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Crossing the Figurative Gap: Metaphor and Metonymy in Midnight’s Children

Crossing the Figurative Gap: Metaphor and Metonymy in Midnight’s Children Crossing the Figurative Gap: Metaphor and Metonymy in Midnight's Children Mac Fenwick Peterborough, Canada Among the great dangers of every revolution, success is surely the most pernicious. The academic and institutional revolution occasioned by postcolonial (post-colonial?) studies is not exempt. Having successfully carried the theoretical day and secured a place in both the syllabuses and teaching faculties of virtually every university, post-colonialism (post- colonialism?) has become home to, and perhaps even dependent upon, a number of what can only be called canonical maxims. Post (with or without the hyphen) colonialism is about questioning accepted truths; it is dedicated to opening up new fields of inquiry in old literatures, and to providing a space for previously ignored voices; it is anti-hegemonic, anti-hierarchical and anti-canonical. It is not post-structuralism; it is or ought to be politically committed. Above all else, post/colonialism (to dispense with the hyphenated/non-hyphenated debate altogether) is dedicated to the proposition that the world cannot be rightly or properly understood according to the old imperialist terms of "us and them," centre and margin, right and wrong: binary opposition is to be aban- doned, and a more flexible and relational form of understanding and interpretation is to be embraced. http://www.deepdyve.com/assets/images/DeepDyve-Logo-lg.png The Journal of Commonwealth Literature SAGE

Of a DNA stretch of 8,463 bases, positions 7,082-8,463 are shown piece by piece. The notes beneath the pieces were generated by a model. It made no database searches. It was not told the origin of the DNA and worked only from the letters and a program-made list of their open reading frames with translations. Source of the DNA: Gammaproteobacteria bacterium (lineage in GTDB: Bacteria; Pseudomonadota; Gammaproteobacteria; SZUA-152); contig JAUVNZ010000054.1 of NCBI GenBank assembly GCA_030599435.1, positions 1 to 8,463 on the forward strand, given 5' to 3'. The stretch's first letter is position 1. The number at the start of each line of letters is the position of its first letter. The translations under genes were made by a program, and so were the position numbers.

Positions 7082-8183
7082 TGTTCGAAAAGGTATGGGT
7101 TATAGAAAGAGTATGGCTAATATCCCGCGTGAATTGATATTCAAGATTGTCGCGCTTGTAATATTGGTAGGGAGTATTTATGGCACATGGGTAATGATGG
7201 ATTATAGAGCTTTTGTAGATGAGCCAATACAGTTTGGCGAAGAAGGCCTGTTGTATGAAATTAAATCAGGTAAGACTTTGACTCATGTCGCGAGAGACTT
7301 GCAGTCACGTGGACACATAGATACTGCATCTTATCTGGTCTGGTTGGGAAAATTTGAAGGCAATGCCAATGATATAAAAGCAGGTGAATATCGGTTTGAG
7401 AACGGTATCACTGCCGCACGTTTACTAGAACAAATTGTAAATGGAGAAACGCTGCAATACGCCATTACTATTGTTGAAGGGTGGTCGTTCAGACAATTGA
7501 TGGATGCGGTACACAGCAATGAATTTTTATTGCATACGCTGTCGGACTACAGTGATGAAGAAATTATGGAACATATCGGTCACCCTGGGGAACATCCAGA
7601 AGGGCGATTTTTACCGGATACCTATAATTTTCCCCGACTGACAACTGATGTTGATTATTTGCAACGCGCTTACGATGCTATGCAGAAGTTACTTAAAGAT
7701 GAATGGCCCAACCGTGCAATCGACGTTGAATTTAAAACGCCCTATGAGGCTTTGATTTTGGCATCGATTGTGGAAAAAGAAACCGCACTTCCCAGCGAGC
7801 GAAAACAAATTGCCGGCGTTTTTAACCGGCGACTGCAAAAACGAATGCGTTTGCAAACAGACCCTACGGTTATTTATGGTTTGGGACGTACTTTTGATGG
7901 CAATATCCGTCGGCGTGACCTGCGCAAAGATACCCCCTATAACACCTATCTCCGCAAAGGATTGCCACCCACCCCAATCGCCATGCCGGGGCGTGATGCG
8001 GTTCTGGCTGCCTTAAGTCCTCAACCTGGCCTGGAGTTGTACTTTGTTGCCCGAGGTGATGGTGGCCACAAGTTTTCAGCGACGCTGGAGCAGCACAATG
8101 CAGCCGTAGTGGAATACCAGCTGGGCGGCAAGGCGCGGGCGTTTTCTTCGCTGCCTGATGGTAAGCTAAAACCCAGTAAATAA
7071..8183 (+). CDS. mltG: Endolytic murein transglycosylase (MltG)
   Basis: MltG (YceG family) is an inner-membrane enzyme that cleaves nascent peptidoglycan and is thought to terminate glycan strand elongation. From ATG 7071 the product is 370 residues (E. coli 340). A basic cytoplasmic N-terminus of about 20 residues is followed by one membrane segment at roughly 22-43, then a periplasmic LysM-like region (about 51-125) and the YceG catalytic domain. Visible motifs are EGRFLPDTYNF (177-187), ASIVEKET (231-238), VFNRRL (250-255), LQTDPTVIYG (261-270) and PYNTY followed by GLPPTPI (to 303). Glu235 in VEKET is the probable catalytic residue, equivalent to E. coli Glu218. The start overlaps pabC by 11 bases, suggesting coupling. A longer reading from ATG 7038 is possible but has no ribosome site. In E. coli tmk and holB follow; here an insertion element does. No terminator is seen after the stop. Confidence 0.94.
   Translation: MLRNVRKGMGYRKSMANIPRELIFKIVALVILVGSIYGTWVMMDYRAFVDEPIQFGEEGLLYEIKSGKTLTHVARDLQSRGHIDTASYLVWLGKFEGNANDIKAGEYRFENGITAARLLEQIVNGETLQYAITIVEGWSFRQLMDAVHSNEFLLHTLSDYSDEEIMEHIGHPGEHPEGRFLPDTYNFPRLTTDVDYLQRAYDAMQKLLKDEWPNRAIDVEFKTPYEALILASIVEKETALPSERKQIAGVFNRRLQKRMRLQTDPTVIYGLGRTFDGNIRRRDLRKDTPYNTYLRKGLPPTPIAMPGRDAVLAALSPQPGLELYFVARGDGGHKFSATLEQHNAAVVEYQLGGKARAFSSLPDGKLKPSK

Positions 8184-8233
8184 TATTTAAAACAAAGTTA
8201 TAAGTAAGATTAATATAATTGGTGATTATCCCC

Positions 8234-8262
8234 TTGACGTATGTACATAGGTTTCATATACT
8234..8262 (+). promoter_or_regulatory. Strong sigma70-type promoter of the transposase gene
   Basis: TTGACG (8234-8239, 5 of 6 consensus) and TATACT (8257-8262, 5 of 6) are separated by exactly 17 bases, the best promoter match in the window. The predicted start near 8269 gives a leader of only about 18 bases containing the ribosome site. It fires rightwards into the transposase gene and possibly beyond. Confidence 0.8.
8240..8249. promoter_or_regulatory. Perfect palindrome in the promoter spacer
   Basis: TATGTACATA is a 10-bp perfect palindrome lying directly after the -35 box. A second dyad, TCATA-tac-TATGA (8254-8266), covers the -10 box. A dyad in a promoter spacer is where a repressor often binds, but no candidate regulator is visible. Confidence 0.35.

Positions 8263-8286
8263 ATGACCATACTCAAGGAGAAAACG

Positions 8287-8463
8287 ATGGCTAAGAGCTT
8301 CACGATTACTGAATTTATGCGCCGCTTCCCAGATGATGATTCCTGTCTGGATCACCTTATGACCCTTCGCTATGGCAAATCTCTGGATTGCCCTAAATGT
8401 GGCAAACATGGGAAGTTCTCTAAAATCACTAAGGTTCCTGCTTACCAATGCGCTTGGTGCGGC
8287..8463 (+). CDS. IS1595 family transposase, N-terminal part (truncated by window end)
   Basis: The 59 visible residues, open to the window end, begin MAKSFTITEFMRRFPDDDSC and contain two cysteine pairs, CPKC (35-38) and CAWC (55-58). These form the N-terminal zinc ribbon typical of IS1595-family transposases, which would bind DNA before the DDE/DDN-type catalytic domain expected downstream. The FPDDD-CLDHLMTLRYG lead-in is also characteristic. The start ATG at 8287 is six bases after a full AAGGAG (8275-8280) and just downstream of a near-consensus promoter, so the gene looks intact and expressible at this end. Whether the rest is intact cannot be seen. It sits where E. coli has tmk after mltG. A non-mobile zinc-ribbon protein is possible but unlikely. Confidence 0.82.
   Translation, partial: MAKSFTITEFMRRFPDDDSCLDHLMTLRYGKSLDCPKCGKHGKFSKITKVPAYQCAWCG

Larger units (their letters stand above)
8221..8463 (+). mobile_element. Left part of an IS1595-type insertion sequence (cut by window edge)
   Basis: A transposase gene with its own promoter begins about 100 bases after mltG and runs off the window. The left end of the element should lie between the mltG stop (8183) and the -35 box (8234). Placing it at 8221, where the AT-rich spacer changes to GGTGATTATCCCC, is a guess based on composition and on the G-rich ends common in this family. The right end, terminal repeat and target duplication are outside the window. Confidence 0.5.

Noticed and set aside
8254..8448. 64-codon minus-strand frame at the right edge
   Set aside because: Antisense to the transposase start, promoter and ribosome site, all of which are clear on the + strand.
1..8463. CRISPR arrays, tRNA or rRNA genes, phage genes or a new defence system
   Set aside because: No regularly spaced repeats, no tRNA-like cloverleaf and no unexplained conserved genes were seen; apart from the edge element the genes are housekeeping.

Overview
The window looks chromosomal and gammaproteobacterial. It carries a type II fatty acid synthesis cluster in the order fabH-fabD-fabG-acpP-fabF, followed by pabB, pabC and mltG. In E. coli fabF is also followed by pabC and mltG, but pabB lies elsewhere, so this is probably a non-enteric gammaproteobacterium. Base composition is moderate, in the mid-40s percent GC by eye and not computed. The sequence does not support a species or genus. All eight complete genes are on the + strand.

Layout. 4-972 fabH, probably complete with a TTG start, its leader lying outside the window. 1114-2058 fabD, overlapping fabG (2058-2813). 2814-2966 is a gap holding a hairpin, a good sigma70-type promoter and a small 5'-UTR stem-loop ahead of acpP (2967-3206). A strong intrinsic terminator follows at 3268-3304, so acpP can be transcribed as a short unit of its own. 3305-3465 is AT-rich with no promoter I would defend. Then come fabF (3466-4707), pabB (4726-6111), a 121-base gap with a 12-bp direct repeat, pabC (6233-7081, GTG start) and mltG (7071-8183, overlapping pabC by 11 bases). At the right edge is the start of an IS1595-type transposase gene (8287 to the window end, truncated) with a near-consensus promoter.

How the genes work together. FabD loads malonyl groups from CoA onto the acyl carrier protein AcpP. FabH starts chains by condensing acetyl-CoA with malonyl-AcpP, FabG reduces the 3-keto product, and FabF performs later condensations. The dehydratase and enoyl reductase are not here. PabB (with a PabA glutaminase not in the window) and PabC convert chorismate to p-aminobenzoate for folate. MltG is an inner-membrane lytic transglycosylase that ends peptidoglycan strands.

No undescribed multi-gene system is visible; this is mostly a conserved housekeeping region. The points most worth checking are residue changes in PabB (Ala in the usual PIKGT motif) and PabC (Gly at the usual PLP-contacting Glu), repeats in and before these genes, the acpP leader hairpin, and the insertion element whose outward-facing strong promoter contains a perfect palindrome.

Crossing the Figurative Gap: Metaphor and Metonymy in Midnight’s Children

Abstract

Crossing the Figurative Gap: Metaphor and Metonymy in Midnight's Children Mac Fenwick Peterborough, Canada Among the great dangers of every revolution, success is surely the most pernicious. The academic and institutional revolution occasioned by postcolonial (post-colonial?) studies is not exempt. Having successfully carried the theoretical day and secured a place in both the syllabuses and teaching faculties of virtually every university, post-colonialism (post- colonialism?) has become home to, and perhaps even dependent upon, a number of what can only be called canonical maxims. Post (with or without the hyphen) colonialism is about questioning accepted truths; it is dedicated to opening up new fields of inquiry in old literatures, and to providing a space for previously ignored voices; it is anti-hegemonic, anti-hierarchical and anti-canonical. It is not post-structuralism; it is or ought to be politically committed. Above all else, post/colonialism (to dispense with the hyphenated/non-hyphenated debate altogether) is dedicated to the proposition that the world cannot be rightly or properly understood according to the old imperialist terms of "us and them," centre and margin, right and wrong: binary opposition is to be aban- doned, and a more flexible and relational form of understanding and interpretation is to be embraced.
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